July 24, 2010

Affidavits 101: Cautions from the Conrad Black Matter

Filed under: Uncategorized — ruleswatch @ 8:37 am

To gain permission to return to Canada, Conrad Black must satisfy the judge that he has given sufficient particulars of his financial position to allow her to conclude that, if she were to allow him to leave the US, he would return for further hearings.

He will evidently have to swear those particulars – and given the potential consequences, no one on the Black side is interested in mistakes. Errors or shortcomings will risk perceptions of misrepresentation. The The National Post underlines drafters’ anxieties: consequences not only risk more reputational damages for their client but could also include the prospect of a return to jail:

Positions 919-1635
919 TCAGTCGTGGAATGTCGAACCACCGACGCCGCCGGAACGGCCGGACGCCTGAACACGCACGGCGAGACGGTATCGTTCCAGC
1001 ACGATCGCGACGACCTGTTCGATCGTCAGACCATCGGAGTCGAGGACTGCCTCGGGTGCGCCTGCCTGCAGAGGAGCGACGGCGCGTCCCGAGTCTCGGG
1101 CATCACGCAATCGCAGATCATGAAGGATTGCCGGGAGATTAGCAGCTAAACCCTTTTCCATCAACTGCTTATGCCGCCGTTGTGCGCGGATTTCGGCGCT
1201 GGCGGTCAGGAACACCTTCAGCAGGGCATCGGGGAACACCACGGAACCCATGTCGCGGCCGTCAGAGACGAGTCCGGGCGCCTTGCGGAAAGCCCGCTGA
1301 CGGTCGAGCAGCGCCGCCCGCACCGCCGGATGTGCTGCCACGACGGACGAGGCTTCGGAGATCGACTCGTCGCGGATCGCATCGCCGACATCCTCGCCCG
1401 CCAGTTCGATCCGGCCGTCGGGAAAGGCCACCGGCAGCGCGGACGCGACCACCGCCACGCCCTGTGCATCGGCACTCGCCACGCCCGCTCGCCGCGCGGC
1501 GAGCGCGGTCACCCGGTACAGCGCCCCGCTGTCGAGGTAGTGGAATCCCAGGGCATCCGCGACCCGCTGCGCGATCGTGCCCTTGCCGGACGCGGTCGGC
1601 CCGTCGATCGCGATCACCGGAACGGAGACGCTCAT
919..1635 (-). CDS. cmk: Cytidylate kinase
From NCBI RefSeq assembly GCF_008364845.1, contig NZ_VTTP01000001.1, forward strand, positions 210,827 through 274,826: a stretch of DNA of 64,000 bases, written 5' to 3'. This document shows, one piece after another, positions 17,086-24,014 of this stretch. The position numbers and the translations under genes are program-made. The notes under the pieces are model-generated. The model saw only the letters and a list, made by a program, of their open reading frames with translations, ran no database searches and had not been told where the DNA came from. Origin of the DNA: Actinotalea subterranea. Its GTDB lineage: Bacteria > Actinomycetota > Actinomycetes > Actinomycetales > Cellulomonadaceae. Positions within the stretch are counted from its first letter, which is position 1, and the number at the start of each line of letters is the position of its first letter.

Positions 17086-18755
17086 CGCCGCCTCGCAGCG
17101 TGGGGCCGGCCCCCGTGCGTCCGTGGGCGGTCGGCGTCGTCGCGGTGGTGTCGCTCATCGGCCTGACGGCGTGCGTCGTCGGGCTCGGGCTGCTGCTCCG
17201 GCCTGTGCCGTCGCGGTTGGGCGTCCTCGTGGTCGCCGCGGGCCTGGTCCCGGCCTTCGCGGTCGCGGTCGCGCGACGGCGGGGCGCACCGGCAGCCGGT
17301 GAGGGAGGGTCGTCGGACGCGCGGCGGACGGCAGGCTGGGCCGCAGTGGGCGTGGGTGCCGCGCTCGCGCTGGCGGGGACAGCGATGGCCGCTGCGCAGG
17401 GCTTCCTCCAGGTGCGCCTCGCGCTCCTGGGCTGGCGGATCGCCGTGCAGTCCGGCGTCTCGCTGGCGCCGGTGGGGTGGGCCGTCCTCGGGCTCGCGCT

In Lord Black’s camp, the dreaded affidavit is viewed as a potential “trap” that U.S. prosecutors can — and will — use to revoke his hard-won bail. And because it’s a sworn legal document, accuracy is paramount, as is full disclosure.

U.S. prosecutors will no doubt closely scrutinize the document to find reason to revoke his bail and send the Montreal-born businessman back to prison, let alone allow him to leave the country. They already tried it once unsuccessfully in 2006, claiming that Lord Black had lied in a sworn affidavit about his finances.

A word to the wise.

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